Advanced search
Start date

Effects of calorie restriction and exercise in the skeletal muscle protein aggregration

Grant number: 19/22512-0
Support Opportunities:Scholarships abroad - Research Internship - Doctorate
Effective date (Start): February 15, 2021
Effective date (End): February 14, 2022
Field of knowledge:Biological Sciences - Physiology - Physiology of Effort
Principal Investigator:Eduardo Rochete Ropelle
Grantee:Barbara Moreira Crisol
Supervisor: Johan Auwerx
Host Institution: Faculdade de Ciências Aplicadas (FCA). Universidade Estadual de Campinas (UNICAMP). Limeira , SP, Brazil
Research place: École Polytechnique Fédérale de Lausanne (EPFL), Switzerland  
Associated to the scholarship:18/04192-5 - Evaluation of the Parilation and the Mitonuclear Imbalance and the UPRmt in the Skeletal Musculature of Mice in Overtraining., BP.DR


The aging process is characterized by a progressive loss of physiologic integrity, leading to impaired function, reducing the physical and mental capacity, increasing the risk of disease and finally increasing vulnerability to death. Changes in the body composition may influence the lifespan, once there is an increasing in the fat mass and a decrease in muscle mass during the aging process. The progressive loss of muscle mass and function is termed sarcopenia and is an age-related problem influenced by lifestyle and genetic factors. During aging, the loss and/or reduction activity of multiple cells may result in alterations in the mechanisms of proper folding, refolding or degradation of proteins, leading to protein aggregation, intra or extracellular. Protein aggregates are characteristics in several diseases, as Alzheimer's and Parkinson's disease in the nervous system, alcoholic steatohepatitis in the liver and even in the skeletal muscle as myopathy. Hitherto, there is no causative therapies available and the progression of the disease leads to severe disability and premature death. Preliminary data (not published) from the Laboratory of Integrative Systems Physiology (LISP) observed that aged mice presents amyloid aggregates in the skeletal muscle, especially when are exposed to high fat diet, suggesting that proteotoxic muscle diseases might be consequence from amyloidosis during aging and might be influenced by environmental factors. The mechanism of mitochondrial stress response (MSR) increases life span and the same mechanism, when activated prevents amyloid aggregation in Alzheimer's disease (AD) model. The MSR mechanism involves the activation of the unfolded protein response in the mitochondria (UPRmt) and the mitophagy. Meanwhile, the calorie restriction (CR) and physical exercise proved themselves important strategies increasing lifespan and improving health by activating AMP-activated protein kinase (AMPK) and Sirtuins (SIRTs) and increases NAD+ levels, both proteins that play a positive role in during extension of lifespan and health aging. Besides that, physical exercise is responsible to maintain muscle mass and it is primary treatment to sarcopenia. Since CR and exercise can increases NAD+ levels and activated SIRTs, which are involved in the activation of MSR, which seems to be an important mechanism to prevent amyloid aggregation during AD, we hypothesize that CR and exercise may improves mitochondrial dysfunction during aging or skeletal muscle disease and reduces amyloid aggregation, preserving skeletal muscle function. (AU)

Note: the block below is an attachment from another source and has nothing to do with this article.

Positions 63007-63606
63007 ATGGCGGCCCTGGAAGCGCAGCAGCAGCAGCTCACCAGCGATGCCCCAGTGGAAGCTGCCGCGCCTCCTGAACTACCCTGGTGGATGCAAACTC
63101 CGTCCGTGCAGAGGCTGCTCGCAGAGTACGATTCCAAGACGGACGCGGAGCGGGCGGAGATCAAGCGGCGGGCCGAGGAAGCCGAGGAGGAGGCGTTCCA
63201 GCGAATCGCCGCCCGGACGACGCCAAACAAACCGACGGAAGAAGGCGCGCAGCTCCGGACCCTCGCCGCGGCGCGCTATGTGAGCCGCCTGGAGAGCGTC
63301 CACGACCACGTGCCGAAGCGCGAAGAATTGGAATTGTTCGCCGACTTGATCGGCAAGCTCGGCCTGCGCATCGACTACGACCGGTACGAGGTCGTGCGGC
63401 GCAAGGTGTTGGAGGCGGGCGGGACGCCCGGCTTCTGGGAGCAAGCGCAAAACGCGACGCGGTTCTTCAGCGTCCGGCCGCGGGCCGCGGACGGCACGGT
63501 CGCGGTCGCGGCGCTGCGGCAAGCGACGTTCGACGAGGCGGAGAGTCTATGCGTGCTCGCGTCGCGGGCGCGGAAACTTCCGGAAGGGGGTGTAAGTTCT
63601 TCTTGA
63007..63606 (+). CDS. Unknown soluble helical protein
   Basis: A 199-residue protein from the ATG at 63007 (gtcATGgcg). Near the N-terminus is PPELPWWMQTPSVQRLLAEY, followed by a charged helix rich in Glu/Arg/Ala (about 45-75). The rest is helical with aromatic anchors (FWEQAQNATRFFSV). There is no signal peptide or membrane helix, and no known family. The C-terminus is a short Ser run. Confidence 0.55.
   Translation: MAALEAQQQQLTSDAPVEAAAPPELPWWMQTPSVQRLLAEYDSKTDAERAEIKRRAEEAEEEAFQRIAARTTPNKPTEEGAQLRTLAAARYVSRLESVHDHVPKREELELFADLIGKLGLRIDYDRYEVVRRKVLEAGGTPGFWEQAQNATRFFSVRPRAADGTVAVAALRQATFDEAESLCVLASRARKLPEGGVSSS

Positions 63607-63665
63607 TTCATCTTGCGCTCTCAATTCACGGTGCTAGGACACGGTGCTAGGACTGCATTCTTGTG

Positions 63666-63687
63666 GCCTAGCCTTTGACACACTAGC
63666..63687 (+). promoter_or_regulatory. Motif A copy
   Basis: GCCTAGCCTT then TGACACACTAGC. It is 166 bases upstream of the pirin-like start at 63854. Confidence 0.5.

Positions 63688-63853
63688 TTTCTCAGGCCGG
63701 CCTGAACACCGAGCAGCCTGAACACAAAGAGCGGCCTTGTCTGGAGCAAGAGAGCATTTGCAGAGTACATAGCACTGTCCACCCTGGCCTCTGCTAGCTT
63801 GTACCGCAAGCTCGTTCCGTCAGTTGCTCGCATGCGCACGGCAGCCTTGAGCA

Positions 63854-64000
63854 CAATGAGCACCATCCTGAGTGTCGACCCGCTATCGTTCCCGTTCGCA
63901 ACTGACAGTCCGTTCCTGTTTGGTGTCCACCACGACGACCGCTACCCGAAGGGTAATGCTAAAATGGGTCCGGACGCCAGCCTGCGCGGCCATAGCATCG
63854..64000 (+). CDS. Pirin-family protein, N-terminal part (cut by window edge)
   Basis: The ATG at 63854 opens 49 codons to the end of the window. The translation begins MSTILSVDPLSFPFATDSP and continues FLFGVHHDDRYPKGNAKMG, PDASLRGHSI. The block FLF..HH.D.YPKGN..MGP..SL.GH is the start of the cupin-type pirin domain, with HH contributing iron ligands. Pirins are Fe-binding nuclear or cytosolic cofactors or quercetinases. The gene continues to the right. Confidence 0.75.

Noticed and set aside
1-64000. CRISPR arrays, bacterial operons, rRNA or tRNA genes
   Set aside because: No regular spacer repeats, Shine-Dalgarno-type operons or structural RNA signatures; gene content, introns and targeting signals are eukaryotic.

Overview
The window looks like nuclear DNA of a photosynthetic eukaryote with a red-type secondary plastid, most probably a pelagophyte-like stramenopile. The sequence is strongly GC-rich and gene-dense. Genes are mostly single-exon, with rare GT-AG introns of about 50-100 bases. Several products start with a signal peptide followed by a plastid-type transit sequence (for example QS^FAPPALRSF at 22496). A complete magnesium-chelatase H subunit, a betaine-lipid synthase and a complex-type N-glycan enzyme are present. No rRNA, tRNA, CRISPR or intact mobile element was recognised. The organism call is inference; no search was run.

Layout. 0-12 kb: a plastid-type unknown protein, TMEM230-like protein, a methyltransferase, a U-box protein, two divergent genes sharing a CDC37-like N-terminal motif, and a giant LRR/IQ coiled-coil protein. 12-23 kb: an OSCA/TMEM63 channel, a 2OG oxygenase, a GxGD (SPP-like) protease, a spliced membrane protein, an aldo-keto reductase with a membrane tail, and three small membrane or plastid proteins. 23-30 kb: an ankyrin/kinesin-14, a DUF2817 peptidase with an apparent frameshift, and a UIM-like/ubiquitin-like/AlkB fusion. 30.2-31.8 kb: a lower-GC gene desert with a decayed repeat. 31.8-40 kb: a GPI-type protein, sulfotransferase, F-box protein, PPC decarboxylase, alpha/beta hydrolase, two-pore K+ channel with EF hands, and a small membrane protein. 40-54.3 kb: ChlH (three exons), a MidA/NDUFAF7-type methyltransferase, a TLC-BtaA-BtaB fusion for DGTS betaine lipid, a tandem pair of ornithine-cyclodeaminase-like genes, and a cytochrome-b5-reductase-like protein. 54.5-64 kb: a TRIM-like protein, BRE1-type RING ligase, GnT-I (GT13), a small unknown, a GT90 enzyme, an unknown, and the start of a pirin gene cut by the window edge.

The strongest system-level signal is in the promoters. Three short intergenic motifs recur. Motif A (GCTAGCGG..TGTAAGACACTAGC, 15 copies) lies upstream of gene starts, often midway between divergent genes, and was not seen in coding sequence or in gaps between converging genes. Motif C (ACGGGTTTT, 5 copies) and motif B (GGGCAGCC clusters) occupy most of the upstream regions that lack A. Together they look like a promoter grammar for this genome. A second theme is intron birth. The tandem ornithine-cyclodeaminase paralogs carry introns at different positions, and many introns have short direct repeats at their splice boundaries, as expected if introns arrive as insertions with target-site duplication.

News published in Agência FAPESP Newsletter about the scholarship:
Articles published in other media outlets (0 total):
More itemsLess items

Scientific publications
(References retrieved automatically from Web of Science and SciELO through information on FAPESP grants and their corresponding numbers as mentioned in the publications by the authors)
LAURILA, PIRKKA-PEKKA; LUAN, PEILING; WOHLWEND, MARTIN; ZANOU, NADEGE; CRISOL, BARBARA; DE LIMA, TANES IMAMURA; GOEMINNE, LUDGER J. E.; GALLART-AYALA, HECTOR; SHONG, MINHO; IVANISEVIC, JULIJANA; et al. Inhibition of sphingolipid de novo synthesis counteracts muscular dystrophy. SCIENCE ADVANCES, v. 8, n. 4, p. 14-pg., . (19/22512-0)
LIMA, TANES I.; LAURILA, PIRKKA-PEKKA; WOHLWEND, MARTIN; MOREL, JEAN DAVID; GOEMINNE, LUDGER J. E.; LI, HAO; ROMANI, MARIO; LI, XIAOXU; OH, CHANG-MYUNG; PARK, DOHYUN; et al. Inhibiting de novo ceramide synthesis restores mitochondrial and protein homeostasis in muscle aging. Science Translational Medicine, v. 15, n. 696, p. 14-pg., . (19/11171-7, 13/07607-8, 16/23008-5, 19/22512-0)

Please report errors in scientific publications list using this form.